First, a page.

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June 26 A chain gain is a way to place dogs in close proximity to each other and become accustomed to watching other dogs work. The idea of taking turns and realizing not every retrieve is theirs are great expectations to develop.

Daisy and Kooly were brought out first and hooked up. They are experienced with the "game". However, Pounce is twelve months old and seeing new things often is part of training a pup.  The dogs were tethered to short chains which are in turn attached to a long chain held by two metal stakes driven into the ground (at each end).  The adjacent dogs can physically touch if both are willing. After conditioning, all three quickly settled into their own space.  Within a few minutes, Pounce was "cool with it". 

The next step was to take Daisy off the gang and do a basic OB heeling drill moving very close to, past and around Pounce....often.  Then it was Pounce's turn for OB movements (on lead). These included heeling on both sides, sitting, backward straight line heeling plus pivoting (both sides), figure eights around Daisy and Kooly plus "down" (on command). It wasn't long before her body language read, "OK, I get this!"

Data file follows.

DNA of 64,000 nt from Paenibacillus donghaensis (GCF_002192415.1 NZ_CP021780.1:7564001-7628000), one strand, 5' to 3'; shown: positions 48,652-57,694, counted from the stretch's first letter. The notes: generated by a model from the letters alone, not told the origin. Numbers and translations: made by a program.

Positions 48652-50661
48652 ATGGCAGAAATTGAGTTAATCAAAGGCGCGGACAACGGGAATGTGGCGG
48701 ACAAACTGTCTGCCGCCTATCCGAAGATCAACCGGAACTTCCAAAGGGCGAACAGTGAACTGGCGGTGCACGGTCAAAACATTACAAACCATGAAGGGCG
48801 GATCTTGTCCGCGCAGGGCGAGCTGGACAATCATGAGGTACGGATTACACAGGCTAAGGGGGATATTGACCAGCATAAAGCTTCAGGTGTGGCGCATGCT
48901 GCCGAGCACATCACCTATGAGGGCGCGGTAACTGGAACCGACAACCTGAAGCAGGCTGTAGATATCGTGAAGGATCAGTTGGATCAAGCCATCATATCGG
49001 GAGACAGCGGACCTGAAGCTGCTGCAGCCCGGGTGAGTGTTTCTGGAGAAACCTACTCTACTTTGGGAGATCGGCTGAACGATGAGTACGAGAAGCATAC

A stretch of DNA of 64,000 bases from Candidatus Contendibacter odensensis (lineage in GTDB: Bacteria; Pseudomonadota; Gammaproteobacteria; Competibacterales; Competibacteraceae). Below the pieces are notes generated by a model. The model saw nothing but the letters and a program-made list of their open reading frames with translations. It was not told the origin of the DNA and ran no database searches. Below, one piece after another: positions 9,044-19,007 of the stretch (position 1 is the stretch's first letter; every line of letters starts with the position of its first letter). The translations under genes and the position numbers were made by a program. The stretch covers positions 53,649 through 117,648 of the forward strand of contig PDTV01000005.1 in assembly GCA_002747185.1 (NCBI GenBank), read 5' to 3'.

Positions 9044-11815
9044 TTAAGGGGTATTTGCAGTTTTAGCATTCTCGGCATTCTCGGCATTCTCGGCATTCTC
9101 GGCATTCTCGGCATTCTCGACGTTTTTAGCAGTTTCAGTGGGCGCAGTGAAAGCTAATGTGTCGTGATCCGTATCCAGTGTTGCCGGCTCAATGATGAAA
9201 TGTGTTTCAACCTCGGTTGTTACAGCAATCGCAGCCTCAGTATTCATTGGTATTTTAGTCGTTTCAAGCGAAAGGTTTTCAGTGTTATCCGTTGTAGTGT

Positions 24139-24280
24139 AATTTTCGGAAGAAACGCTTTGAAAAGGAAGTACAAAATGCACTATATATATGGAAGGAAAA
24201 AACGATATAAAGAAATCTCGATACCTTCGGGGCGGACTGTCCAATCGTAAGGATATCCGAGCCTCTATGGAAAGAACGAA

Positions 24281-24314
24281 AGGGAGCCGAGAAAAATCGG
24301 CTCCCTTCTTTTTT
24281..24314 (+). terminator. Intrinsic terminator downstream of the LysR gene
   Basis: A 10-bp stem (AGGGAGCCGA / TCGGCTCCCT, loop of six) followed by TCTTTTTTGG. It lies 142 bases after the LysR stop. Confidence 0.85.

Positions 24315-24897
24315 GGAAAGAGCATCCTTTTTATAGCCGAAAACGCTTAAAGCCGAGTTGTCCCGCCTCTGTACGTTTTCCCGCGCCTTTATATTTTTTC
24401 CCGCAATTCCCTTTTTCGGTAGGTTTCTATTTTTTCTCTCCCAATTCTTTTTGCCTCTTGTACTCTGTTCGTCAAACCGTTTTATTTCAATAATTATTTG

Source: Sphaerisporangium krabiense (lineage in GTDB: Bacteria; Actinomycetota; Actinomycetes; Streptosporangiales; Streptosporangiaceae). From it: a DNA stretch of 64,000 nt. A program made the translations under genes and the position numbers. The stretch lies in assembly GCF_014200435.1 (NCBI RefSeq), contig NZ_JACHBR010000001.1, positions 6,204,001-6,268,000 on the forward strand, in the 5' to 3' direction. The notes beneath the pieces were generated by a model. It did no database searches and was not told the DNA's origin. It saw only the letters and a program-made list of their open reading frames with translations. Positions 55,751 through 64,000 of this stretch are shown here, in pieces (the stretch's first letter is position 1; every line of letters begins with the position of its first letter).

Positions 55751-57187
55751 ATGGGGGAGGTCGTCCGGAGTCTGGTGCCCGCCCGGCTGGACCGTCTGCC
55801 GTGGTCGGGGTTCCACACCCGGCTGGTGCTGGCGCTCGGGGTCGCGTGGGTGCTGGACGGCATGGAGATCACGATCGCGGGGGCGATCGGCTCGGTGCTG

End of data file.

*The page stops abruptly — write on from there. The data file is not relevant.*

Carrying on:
​What was interesting about this session is that Pounce dealt with a totally new
and exciting situation using previously, in drive conditioned skills.  Being able to function in drive is what Hillmann's program is all about. 

Many years ago, at a training seminar conducted by pro trainer Julie Knutson, she stated "You need to walk to the line with confidence that your dog will do the right thing because a dog will feed off your behavior".  Recently, I've notice a personal and subtle calmness while training Pounce with Hillmann's program. I have a new and different attitude which revolves around feeling confident that both of us will do the right things "in the moment".  We are in tune and it works both ways. 

​Pounce's first day in a "chain gang"